URI researchers awarded $1 million grant to increase organ, tissue donations among minorities
Jhodi Redlich, 401-874-4500
KINGSTON, R.I. -- July 18, 2005 -- As part of a continued national effort to increase organ and tissue donations in African-American and other minority communities, researchers from the University of Rhode Island have been awarded a $1,078,385 from the U. S. Health Resources and Services Administration, Division of Transplantation.
The grant is the second awarded to URI in recent years to address the organ donation issue from a behavior-change perspective. This new award follows the successful completion of a $1.25 million grant to increase the donation intentions for students attending four Historically Black Colleges and Universities in North Carolina that was implemented 2002-2004.
In this new program, URI researchers will use their successful organ-donor recruitment and behavior-change programs with African American adults living in Guilford County, N.C., as part of a broader health promotion campaign. In addition to affecting the donation decision-making process, the project is also designed to encourage exercise/physical activity among the participants, while monitoring cigarette smoking and stress management activities.
The grant was awarded to URI in partnership with the North Carolina Affiliate of the National Kidney Foundation and North Carolina A&T State University. URI Psychology Department and Cancer Prevention Research Center Assistant Professor Mark Robbins of Wakefield, R.I., Lorna Harris of North Carolina A&T State University and Jaye Scull of the National Kidney Foundation North Carolina are co-principal investigators on the grant. Human Development and Family Studies Associate Professor J. Eugene Knott of Peace Dale, R.I., and postdoctoral fellow Kara Hall are co-investigators on the project from URI.
Robbins said the aim of the latest grant is to increase the rate of donation intentions among African American adults. “What we learned from our previous work is that different community groups have differing values, beliefs about organ donation, and different experiences with health care in general. Our goal is to find ways to increase awareness and donor willingness among the African American community, so that their ultimate transplantation experience may be optimized, and more high quality tissue match transplantations can be accomplished,” said Robbins.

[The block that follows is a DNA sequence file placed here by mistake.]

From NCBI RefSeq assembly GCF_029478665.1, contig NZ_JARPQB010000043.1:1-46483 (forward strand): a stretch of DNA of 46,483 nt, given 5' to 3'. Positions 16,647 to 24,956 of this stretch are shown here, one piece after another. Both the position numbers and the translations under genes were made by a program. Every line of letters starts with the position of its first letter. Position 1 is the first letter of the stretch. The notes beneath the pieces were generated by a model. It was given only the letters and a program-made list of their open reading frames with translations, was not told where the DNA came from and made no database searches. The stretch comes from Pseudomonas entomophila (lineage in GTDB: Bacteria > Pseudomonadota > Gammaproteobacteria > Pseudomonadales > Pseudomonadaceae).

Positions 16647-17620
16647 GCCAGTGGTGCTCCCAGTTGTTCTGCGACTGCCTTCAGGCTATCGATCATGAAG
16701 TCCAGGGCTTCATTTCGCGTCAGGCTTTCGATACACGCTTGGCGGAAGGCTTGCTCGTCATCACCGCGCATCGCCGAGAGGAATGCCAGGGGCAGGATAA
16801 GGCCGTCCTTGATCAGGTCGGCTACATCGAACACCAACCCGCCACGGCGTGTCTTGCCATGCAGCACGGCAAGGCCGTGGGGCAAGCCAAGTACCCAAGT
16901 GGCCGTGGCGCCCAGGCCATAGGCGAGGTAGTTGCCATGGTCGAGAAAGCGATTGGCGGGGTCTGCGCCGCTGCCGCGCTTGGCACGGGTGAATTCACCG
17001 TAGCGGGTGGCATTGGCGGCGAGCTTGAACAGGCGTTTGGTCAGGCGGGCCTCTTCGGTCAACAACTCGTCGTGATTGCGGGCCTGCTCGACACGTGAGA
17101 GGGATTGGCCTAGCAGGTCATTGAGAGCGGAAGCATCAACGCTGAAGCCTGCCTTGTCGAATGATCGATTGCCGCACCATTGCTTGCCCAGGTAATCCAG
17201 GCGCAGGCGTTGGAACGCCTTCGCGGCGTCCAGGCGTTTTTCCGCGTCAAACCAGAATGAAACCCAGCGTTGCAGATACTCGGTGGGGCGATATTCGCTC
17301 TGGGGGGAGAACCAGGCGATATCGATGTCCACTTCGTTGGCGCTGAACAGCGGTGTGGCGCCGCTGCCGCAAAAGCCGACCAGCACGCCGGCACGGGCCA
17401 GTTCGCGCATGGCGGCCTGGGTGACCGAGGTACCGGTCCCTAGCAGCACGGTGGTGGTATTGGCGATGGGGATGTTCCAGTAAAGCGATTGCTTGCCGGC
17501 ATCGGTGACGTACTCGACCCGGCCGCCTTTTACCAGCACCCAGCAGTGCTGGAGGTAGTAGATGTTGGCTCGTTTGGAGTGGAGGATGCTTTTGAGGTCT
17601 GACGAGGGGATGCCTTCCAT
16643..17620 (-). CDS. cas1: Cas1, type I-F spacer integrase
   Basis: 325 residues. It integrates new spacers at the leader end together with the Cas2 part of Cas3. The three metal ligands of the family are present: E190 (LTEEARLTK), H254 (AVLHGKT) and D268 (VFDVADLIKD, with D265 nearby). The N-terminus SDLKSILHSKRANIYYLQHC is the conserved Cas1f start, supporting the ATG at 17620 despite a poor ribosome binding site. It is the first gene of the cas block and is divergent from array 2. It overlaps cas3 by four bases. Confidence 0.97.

According to the United Network for Organ Sharing, there are more than 83,000 individuals on the national transplant waiting list. Of these, about 50 percent represent minorities. This need for organs outpaces registered donations.
The URI team is responsible for directing the research methodologies of the grant and the creation of content and distribution of tailored intervention materials. The researchers will evaluate the effectiveness of an innovative computerized expert system intervention combined with a community awareness campaign delivered by health advocates. These interventions are based on the transtheoretical model of behavior change, which was developed at URI’s Cancer Prevention Research Center.
Community-based donor awareness campaigns will be put into place for all potential participants. Selected participants will complete periodic assessments of their donation intentions and half of them will receive individually tailored organ donation expert system feedback reports. The system incorporates a person’s readiness to make a decision or change a behavior as part of their individualized feedback. It has been tailored to reflect their readiness to be organ and tissue donors. Hall, a postdoctoral fellow at URI’s Cancer Prevention Research Center, heads the expert system development for this project.
The new study joins ongoing projects researching ways to increase family consent for donation, motivate individuals to declare their intent to donate and share their decision with family members. Those projects have received grants and contracts totaling approximately $5.5 million, including a $1.2 million grant awarded to Robbins and Knott at URI in 1999 for a program to increase family consent for organ donation.
Following decades of extensive research sponsored in large part by the National Cancer Institute, the transtheoretical model is now used successfully in interventions for behaviors such as smoking, alcohol, cocaine, mammography, exercise, sun protection, coping and stress, weight control, HIV and safer sex, and substance abuse.
Organ donation research team: URI Human Development and Family Studies Associate Professor J. Eugene Knott, Paul Krebs, a graduate student assistant, and Psychology Department and Cancer Prevention Research Center Assistant Professor Mark Robbins. In front row, Project Manager Karin Oatley and postdoctoral fellow Kara Hall. URI News Bureau Photo by Michael Salerno Photography.